You can certainly do the same conversion with AVISynth, with the exception of the audio pitch shift compensation. However, I would prefer not to throw out one field during the conversion. When you throw out the field, you effectively have 25 progressive fps, even if the source was originally interlaced. But if you keep both fields, you have to deal with both possibilities (progressive or interlaced).

    I think the two best approaches for progressive are to slow to 23.976 fps and telecine (with the appropriate audio conversion), or to telecine directly from the 25 fps. It was the latter technique that I was wondering if you'd tried. For interlaced, I think the technique I've posted using a smart deinterlacer works incredibly well.
    However right now I'm running TMPGEnc ... got the bug again ... to convert a PAL movie to NTSC ... so I don't want to run too much at once as this computer is SLOW and TMPGEnc will be running for like another 24 hours or so hehehe. I'm looking at about 37 hours encode time here to convert a 16x9 PAL DVD to a 16x9 NTSC DVD using 2-pass VBR encoding ... I'm way past upgrade time but haven't the money...
    Getting Cinema Craft Basic would probably halve your rendering time for only $58, which is probably cheaper than the hardware upgrade
    So a "true" PAL to NTSC conversion will restore the original 24fps rate so a PAL DVD with a running time of 115 minutes will be 120 minutes when converted to NTSC...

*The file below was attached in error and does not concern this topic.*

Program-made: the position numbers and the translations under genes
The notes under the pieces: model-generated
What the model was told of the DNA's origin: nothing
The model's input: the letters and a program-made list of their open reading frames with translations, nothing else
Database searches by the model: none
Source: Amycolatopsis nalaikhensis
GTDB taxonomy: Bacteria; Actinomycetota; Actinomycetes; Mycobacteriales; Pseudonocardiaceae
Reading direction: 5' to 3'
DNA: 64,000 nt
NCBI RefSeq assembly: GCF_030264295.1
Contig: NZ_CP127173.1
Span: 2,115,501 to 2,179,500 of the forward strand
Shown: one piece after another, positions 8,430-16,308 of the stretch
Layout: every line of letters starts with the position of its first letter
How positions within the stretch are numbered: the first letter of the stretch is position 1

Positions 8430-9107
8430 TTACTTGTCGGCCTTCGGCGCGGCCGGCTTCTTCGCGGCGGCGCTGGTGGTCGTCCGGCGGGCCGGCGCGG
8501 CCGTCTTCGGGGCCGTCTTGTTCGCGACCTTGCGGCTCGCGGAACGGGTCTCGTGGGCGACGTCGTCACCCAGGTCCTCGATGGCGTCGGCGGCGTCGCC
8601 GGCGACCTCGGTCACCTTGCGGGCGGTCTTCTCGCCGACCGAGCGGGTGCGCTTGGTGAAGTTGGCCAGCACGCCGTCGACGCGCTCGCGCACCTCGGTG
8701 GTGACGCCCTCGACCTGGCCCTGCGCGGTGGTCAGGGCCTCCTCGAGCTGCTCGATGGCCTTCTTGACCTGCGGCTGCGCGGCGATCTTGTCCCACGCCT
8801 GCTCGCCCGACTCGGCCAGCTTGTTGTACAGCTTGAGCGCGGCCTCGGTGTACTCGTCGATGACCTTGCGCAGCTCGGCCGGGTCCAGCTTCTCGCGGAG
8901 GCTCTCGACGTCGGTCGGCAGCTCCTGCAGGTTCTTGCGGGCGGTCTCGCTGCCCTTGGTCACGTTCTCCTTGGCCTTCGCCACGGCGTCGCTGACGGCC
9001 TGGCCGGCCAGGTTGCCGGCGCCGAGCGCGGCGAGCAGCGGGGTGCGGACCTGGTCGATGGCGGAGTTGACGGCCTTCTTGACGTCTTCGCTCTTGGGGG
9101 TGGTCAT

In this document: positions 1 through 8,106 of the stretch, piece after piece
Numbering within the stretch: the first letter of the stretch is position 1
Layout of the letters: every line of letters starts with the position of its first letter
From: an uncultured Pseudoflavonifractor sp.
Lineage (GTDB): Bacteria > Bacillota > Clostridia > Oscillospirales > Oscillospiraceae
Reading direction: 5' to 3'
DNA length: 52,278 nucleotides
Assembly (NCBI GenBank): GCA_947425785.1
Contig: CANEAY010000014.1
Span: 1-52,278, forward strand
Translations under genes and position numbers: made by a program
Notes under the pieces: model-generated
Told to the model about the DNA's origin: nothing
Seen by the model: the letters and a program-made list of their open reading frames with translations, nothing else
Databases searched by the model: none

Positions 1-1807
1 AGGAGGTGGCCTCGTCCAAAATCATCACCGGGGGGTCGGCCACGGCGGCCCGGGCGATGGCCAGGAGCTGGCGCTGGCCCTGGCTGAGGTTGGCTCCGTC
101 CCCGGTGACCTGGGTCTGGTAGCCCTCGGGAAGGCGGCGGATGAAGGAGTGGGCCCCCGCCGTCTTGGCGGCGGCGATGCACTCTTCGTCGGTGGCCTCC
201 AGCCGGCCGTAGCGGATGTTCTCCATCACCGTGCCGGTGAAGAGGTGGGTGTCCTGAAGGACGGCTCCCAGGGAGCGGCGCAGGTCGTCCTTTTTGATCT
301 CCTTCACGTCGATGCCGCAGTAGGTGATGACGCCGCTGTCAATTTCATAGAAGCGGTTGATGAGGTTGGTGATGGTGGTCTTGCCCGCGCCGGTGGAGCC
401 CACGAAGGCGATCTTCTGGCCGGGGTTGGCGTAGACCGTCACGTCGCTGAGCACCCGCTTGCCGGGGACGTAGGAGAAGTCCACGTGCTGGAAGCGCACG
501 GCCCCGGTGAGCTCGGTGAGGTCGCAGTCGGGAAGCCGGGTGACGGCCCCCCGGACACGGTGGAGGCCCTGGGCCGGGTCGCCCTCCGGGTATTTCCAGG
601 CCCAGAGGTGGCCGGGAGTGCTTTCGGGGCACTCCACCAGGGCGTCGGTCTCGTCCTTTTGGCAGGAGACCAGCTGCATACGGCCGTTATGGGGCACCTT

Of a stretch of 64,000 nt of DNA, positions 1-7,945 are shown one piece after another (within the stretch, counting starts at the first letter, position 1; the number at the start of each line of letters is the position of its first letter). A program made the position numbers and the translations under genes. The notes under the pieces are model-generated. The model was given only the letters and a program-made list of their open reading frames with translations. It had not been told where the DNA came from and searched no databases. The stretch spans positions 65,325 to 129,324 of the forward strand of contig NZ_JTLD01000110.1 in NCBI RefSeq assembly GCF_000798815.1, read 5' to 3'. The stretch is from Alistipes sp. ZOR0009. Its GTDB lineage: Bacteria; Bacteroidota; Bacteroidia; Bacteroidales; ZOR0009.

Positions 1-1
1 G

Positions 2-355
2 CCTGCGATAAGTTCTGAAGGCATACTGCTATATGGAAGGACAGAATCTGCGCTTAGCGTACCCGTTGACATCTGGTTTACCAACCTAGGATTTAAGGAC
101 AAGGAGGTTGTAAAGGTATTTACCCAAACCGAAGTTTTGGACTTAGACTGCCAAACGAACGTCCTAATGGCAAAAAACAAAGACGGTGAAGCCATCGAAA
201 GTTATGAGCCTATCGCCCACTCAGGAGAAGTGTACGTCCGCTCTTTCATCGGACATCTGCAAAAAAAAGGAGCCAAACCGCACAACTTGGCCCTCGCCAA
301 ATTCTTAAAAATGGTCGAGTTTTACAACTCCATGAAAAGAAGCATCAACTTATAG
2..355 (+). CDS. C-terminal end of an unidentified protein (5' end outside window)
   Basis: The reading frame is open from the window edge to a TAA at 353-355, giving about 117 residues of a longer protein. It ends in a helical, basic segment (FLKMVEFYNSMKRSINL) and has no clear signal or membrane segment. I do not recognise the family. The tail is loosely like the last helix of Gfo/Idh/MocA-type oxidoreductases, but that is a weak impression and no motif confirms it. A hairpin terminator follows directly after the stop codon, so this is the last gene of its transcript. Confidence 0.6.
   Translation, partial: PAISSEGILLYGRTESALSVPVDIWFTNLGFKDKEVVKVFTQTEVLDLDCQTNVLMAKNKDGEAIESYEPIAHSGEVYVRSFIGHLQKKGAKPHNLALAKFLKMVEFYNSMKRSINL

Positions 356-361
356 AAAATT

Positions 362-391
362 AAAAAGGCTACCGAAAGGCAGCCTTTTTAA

I guess I'm being pedantic here, but I'm not sure I agree with your assertion. Certainly a cinema film will be sped from 24 to 25 fps when converted to PAL. But there are a number of PAL sources that are natively 25 fps and should not be slowed down. Obviously video, which will more than likely also be interlaced, was shot at 25 fps and shouldn't be slowed down when converting to NTSC. But also, much European footage is shot on film cameras that have been modifed to capture 25 fps on film. Directors object to even the 4% speed change (http://216.239.39.100/search?q=cache:a-7E0W9DUkoJ:www.artistsrights.org/cf/news/detail...ng_en&ie=UTF-8) so this is a technique they've used for direct-to-video, especially for outside shots, before the availability of higher quality portable video cameras. So "a 'true' PAL to NTSC conversion" would take into account the original source. I'm probably quibbling here because I haven't converted a PAL movie to NTSC very often, but I've converted a number of PAL television shows (video) to NTSC (I just LOVE British comedies!).